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With so much controversy swirling about foreign influence in Canadian elections, Justin Trudeau’s government took a serious step.

As a safeguard against foreign influence in the 2019 election, the election-reform bill presented on Monday was a bit too little, and a bit too late. But it still took real steps to protect the Canadian-ness of Canadian future elections.

Social-media companies such as Facebook and Twitter will be barred from knowingly taking foreign election ads. There are new but limited restrictions on foreigners making false statements about candidates, like falsely claiming they have a criminal record. And the bill, presented by Treasury Board President Scott Brison, the acting minister for democratic institutions, requires third parties – organizations other than political parties – to report all the donations they receive and use for partisan electoral purposes.

The government could have taken bolder steps, such as banning all foreign money from electioneering – that’s what Conservative Senator Linda Frum has proposed. Instead, it tightened the rules, but not all the way. It’s a good step, but the government could have gone further.

The meat of the government’s elections bill wasn’t really about foreign influence. Its new measures – aside from those incorporated from a previously tabled bill – were mostly about extending spending limits to adjust to fixed-date elections. Until now, spending limits on political parties and third parties applied only to the short official campaign period after election writs are issued – typically about six weeks. Now another set of spending limits will kick in nine or 10 weeks earlier. That restricts the political campaigns of unions and activist groups – but since the spending limits in the bill are relatively high, it’s not a very tight restriction.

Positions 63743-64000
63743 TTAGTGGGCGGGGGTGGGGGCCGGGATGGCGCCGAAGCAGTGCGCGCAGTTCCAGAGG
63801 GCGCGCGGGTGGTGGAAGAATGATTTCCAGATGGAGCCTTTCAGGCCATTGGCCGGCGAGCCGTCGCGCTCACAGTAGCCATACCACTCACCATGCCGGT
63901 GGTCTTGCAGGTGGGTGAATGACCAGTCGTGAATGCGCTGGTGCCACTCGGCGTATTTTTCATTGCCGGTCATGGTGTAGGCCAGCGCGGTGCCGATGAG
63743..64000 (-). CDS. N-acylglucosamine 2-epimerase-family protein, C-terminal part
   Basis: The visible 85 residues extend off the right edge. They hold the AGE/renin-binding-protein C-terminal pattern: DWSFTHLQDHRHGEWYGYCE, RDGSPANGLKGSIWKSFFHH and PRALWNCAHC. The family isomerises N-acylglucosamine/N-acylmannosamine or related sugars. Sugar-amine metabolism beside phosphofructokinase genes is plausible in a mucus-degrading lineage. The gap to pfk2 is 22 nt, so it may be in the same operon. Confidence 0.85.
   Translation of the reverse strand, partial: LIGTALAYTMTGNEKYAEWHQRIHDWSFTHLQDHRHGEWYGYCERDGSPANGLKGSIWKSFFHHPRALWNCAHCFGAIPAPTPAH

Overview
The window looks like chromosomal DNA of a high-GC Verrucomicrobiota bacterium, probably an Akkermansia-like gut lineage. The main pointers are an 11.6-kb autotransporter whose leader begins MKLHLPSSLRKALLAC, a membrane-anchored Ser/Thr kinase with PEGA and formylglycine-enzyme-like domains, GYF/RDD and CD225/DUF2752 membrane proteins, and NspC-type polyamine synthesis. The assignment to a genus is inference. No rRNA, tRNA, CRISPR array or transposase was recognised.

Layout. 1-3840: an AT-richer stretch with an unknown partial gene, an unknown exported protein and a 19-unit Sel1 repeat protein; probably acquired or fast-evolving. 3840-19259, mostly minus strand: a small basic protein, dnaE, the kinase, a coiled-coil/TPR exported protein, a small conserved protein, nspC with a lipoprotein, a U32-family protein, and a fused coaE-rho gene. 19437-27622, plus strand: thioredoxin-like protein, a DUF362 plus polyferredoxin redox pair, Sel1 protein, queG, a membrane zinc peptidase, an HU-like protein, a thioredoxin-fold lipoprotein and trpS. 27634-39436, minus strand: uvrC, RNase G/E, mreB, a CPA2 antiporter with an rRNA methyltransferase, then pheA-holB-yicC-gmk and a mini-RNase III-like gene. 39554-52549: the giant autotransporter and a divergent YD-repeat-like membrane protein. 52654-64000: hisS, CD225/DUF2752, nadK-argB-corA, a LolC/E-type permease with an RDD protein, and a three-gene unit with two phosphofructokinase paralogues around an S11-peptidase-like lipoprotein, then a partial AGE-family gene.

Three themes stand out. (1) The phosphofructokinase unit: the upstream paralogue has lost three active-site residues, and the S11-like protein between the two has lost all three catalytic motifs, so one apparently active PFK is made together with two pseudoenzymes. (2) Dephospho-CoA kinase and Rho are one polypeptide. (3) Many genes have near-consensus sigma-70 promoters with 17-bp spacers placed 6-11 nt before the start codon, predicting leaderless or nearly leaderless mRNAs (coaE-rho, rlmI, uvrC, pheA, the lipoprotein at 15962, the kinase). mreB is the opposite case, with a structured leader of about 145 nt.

But the Liberals also faced pressure to do something about foreign influence to respond to a global controversy. It’s not just the social-media ads, fake news and hacking of Democrats’ e-mails in the United States election, or in France’s election last year. In Australia, foreign donations were banned last year after an MP who received a donation from a Chinese tycoon then delivered a pro-China speech.

And in Canada, there have been consistent complaints from Conservatives that foreign money funded anti-Tory campaigns by left-wing and environmentalist groups in the run-up to the 2015 election.

Already, the law doesn’t allow those third-party groups to use foreign funds to pay for partisan ads – the kind that are for or against a candidate – during an election campaign. Now Mr. Brison’s bill would extend that prohibition to a prewrit period that starts almost four months before an election.

The bigger thing is that those organizations will now have to declare the donations they receive for electioneering, including foreign money, and keep a dedicated bank account for that purpose. That’s an important piece of transparency that should make it easier to determine who is bankrolling third-party election campaigns – and whether there really is a lot of foreign money flowing into Canadian politics.

“They’re making a reasonable – and they hope effective – effort to put a fence around the money that would flow into [election] advertising,” said Leslie Seidle, research director for Institute for Research on Public Policy.

Senator Frum’s bill would go further. It would ban any foreign donations for purposes related to an election, not just for four months before the vote, but any time. It raises a basic question: Should foreign money ever be allowed into Canadian electioneering?

The new system won’t be flawless. It’s not easy to tie a specific donation to particular use, to say which donation financed what activity six months later. Organizations could channel Canadian donations into their campaign bank accounts and allocate foreign money to their other activities. Still, it makes it hard for foreign interests to build their own campaign machine.

The bill will be passed a year before the election, so the organizations will only report a year of donations, foreign or otherwise. And the reports will only come in four months after the 2019 election. It won’t have much effect on the 2019 campaign – and the transparency will come after. Canadians won’t really have a good sense of how effective it is until after the next election. And if those reports suggest there’s a fair bit of foreign money in Canadian elections, there will be pressure to go further.